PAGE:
Such is not a general requirement of systems which meet the mathematical definition of "deterministic"

Marvin Edwards

Veteran Member
What I don't understand about compatibilists is how can they know know reality when all they have is sense data with which to work. They don't have or use reality in any meaningful way. If they did thy would realized sense is a second order means for exploring what is in the world. What they see, taste, smell, feel, sense as upright and balance are all provided by sensory organs external to mind which they seem to think form the the basis for sensing such as choice, location and the rest. That is a gigantic leap going well beyond what is known.

We know location by experiment. We do not know by experiment whither choice or the rest. There is no experiment establishing mind or its relation to choice or even if there is such. Everybody understands what we think is the product of mind which is enabled by sense. Neither of these have been scientifically established as being determined directly by reality. We have only indirect impressions of the world that we use to get by in the world, not to know the world.

Ergo we don't know we just believe based on what we sense which is pretty close to a fiction. As a retired Sensory Neuro-Psycho-Physiologist I feel pretty comfortable making this assertion. There is no way we actually see, hear, taste smell, feel what is material. Rather we sense enough to provide us the ability to navigate and survive in the world in which we exist. If one examines the science one understands the differences between what we rationally believe and what actually is.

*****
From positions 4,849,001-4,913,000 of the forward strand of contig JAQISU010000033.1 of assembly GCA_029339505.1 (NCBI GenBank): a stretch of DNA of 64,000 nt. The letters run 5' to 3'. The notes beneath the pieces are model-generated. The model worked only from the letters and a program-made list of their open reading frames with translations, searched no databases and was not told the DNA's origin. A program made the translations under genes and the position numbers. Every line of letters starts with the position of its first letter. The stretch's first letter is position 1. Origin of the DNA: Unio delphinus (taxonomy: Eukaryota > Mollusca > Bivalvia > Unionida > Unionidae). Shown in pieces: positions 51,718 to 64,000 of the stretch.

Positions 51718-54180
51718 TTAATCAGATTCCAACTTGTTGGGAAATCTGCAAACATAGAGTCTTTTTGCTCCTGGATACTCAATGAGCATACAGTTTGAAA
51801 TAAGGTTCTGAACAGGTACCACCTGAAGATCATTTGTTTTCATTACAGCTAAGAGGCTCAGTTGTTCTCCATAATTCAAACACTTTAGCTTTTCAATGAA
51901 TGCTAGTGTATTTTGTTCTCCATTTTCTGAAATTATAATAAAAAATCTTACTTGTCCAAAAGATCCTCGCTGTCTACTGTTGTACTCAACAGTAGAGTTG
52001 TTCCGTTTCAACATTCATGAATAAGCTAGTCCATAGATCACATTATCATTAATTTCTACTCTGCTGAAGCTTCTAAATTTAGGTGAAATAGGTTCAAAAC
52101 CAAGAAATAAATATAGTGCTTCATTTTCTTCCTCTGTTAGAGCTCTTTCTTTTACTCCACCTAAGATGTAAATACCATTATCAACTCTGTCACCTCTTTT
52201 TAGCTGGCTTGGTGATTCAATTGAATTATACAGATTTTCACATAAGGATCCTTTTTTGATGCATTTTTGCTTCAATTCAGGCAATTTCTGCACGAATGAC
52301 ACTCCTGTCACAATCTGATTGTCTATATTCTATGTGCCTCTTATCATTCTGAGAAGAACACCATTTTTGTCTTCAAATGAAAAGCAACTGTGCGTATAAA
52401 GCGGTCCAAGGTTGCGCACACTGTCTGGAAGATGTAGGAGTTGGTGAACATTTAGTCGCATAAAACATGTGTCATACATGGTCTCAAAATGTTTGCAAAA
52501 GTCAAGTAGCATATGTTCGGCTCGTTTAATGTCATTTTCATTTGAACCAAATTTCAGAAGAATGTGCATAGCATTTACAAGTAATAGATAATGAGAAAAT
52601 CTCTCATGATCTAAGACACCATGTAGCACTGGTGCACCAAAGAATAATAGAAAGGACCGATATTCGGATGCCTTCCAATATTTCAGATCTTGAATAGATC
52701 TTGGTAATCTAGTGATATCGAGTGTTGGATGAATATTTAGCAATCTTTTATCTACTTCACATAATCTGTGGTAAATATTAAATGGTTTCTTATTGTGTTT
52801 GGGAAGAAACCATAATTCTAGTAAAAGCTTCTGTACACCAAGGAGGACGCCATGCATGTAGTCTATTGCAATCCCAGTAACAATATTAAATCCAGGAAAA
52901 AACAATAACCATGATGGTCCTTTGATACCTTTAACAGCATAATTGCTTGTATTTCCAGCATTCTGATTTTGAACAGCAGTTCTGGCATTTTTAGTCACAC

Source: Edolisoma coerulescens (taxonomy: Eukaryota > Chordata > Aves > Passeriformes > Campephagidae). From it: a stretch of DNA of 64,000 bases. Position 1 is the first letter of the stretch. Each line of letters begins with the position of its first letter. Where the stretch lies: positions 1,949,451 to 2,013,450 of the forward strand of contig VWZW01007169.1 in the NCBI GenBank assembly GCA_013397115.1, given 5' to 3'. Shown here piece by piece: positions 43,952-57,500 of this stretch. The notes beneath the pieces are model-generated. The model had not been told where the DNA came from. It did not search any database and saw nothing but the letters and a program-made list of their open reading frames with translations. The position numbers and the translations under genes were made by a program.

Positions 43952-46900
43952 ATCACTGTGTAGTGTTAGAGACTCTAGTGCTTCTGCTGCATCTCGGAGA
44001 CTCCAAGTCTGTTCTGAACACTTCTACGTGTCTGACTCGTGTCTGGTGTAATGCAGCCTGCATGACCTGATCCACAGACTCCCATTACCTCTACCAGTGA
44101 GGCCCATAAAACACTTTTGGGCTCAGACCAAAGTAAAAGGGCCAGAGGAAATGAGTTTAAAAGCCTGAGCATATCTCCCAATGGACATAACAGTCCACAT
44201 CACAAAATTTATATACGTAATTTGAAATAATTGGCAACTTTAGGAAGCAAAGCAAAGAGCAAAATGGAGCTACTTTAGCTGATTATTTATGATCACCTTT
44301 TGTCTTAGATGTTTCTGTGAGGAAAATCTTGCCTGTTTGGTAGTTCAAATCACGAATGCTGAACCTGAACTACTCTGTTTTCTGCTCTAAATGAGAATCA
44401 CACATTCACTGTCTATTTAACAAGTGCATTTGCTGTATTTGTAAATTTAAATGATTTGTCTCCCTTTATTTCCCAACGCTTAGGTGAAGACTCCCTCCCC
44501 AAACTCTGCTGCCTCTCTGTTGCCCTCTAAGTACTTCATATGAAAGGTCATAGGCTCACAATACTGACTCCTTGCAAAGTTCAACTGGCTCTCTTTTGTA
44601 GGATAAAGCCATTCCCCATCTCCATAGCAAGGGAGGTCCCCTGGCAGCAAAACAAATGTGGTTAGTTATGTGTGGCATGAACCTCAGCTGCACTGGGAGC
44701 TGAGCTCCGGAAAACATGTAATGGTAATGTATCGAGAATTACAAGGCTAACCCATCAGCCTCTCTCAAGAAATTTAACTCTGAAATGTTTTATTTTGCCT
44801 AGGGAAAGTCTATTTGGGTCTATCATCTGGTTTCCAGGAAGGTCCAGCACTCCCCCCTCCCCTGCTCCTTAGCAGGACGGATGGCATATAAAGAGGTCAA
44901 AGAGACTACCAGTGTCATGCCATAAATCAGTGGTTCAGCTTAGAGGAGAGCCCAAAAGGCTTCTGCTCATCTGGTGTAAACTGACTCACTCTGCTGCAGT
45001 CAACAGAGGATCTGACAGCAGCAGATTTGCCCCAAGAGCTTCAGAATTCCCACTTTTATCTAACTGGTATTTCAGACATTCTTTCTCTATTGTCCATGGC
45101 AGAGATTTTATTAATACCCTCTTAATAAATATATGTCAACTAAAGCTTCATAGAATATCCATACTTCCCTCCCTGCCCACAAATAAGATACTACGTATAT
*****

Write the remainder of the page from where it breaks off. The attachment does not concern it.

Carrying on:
It is and will be my view that we are determined beings in a determined world who believe otherwise and will probably never get past that hurdle because we seem to need being at the center of things.
The problem is that all we can know of reality is all that we will know of reality. So, it is similar to the "brain in a vat" problem. The solution is that we must deal with the reality that we perceive, because we have no other reality to work with. And, like you say, "We have only indirect impressions of the world that we use to get by in the world, not to know the world." For all practical purposes, what we see is what we get, and we are not going to see anything else. So, we take it for granted that our knowledge of the world is valid, so long as it continues to work for us.